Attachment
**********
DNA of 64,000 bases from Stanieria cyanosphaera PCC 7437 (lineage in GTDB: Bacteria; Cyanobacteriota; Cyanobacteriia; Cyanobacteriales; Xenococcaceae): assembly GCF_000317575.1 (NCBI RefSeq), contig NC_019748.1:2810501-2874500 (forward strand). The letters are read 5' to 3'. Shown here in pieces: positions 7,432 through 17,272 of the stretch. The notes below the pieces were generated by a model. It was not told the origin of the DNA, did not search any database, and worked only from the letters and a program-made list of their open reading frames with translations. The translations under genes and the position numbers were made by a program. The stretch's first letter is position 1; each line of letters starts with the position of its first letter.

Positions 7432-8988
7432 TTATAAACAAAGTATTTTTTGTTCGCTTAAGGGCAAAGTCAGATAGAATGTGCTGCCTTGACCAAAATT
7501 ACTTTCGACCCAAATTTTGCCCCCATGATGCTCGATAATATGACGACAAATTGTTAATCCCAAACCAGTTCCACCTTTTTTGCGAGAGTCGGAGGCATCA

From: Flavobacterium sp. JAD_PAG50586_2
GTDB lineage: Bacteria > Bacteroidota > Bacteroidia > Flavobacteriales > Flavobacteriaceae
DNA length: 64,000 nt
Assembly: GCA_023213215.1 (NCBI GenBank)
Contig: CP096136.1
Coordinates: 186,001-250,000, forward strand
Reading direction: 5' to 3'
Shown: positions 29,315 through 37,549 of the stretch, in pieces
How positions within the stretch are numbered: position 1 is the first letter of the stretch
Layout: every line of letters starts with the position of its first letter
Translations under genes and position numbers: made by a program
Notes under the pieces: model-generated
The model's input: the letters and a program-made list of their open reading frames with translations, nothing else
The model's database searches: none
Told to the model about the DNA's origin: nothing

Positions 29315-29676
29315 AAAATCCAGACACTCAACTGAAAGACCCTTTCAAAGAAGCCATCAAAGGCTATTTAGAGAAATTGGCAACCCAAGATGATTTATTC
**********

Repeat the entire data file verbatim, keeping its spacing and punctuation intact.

DNA of 64,000 bases from Stanieria cyanosphaera PCC 7437 (lineage in GTDB: Bacteria; Cyanobacteriota; Cyanobacteriia; Cyanobacteriales; Xenococcaceae): assembly GCF_000317575.1 (NCBI RefSeq), contig NC_019748.1:2810501-2874500 (forward strand). The letters are read 5' to 3'. Shown here in pieces: positions 7,432 through 17,272 of the stretch. The notes below the pieces were generated by a model. It was not told the origin of the DNA, did not search any database, and worked only from the letters and a program-made list of their open reading frames with translations. The translations under genes and the position numbers were made by a program. The stretch's first letter is position 1; each line of letters starts with the position of its first letter.

Positions 7432-8988
7432 TTATAAACAAAGTATTTTTTGTTCGCTTAAGGGCAAAGTCAGATAGAATGTGCTGCCTTGACCAAAATT
7501 ACTTTCGACCCAAATTTTGCCCCCATGATGCTCGATAATATGACGACAAATTGTTAATCCCAAACCAGTTCCACCTTTTTTGCGAGAGTCGGAGGCATCA

From: Flavobacterium sp. JAD_PAG50586_2
GTDB lineage: Bacteria > Bacteroidota > Bacteroidia > Flavobacteriales > Flavobacteriaceae
DNA length: 64,000 nt
Assembly: GCA_023213215.1 (NCBI GenBank)
Contig: CP096136.1
Coordinates: 186,001-250,000, forward strand
Reading direction: 5' to 3'
Shown: positions 29,315 through 37,549 of the stretch, in pieces
How positions within the stretch are numbered: position 1 is the first letter of the stretch
Layout: every line of letters starts with the position of its first letter
Translations under genes and position numbers: made by a program
Notes under the pieces: model-generated
The model's input: the letters and a program-made list of their open reading frames with translations, nothing else
The model's database searches: none
Told to the model about the DNA's origin: nothing

Positions 29315-29676
29315 AAAATCCAGACACTCAACTGAAAGACCCTTTCAAAGAAGCCATCAAAGGCTATTTAGAGAAATTGGCAACCCAAGATGATTTATTC